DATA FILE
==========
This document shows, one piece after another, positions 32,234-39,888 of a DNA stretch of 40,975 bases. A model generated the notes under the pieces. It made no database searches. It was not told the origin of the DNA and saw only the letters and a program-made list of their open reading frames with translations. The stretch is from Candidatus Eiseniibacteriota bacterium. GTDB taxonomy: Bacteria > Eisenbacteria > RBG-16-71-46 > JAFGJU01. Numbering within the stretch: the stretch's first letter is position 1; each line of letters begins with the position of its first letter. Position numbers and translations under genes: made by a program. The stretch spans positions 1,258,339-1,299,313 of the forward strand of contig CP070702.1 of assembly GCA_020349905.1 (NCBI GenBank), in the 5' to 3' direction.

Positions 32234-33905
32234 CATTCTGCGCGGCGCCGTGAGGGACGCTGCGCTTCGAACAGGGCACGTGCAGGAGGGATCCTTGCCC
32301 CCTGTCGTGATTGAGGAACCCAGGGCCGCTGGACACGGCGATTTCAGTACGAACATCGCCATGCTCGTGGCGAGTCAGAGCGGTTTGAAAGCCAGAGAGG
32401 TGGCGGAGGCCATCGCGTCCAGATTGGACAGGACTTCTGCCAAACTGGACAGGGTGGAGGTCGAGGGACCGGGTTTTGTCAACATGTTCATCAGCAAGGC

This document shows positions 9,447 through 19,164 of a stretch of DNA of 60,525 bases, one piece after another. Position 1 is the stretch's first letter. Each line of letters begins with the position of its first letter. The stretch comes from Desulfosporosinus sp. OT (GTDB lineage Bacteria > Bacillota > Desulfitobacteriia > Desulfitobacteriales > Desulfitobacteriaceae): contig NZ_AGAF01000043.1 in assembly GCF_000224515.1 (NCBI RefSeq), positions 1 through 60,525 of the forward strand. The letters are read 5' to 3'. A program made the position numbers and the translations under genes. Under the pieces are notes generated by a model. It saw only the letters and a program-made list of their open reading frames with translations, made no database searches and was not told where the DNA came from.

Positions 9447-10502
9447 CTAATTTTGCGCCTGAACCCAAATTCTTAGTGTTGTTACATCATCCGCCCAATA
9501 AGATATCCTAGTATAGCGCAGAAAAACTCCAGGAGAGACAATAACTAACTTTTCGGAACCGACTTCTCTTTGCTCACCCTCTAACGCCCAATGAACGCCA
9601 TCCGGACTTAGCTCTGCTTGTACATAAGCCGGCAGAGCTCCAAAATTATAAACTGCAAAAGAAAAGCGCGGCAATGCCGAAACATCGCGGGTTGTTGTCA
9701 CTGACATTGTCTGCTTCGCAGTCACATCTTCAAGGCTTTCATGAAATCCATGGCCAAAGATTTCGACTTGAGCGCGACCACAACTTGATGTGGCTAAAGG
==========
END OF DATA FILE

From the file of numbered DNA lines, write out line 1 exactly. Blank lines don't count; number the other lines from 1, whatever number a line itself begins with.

This document shows, one piece after another, positions 32,234-39,888 of a DNA stretch of 40,975 bases. A model generated the notes under the pieces. It made no database searches. It was not told the origin of the DNA and saw only the letters and a program-made list of their open reading frames with translations. The stretch is from Candidatus Eiseniibacteriota bacterium. GTDB taxonomy: Bacteria > Eisenbacteria > RBG-16-71-46 > JAFGJU01. Numbering within the stretch: the stretch's first letter is position 1; each line of letters begins with the position of its first letter. Position numbers and translations under genes: made by a program. The stretch spans positions 1,258,339-1,299,313 of the forward strand of contig CP070702.1 of assembly GCA_020349905.1 (NCBI GenBank), in the 5' to 3' direction.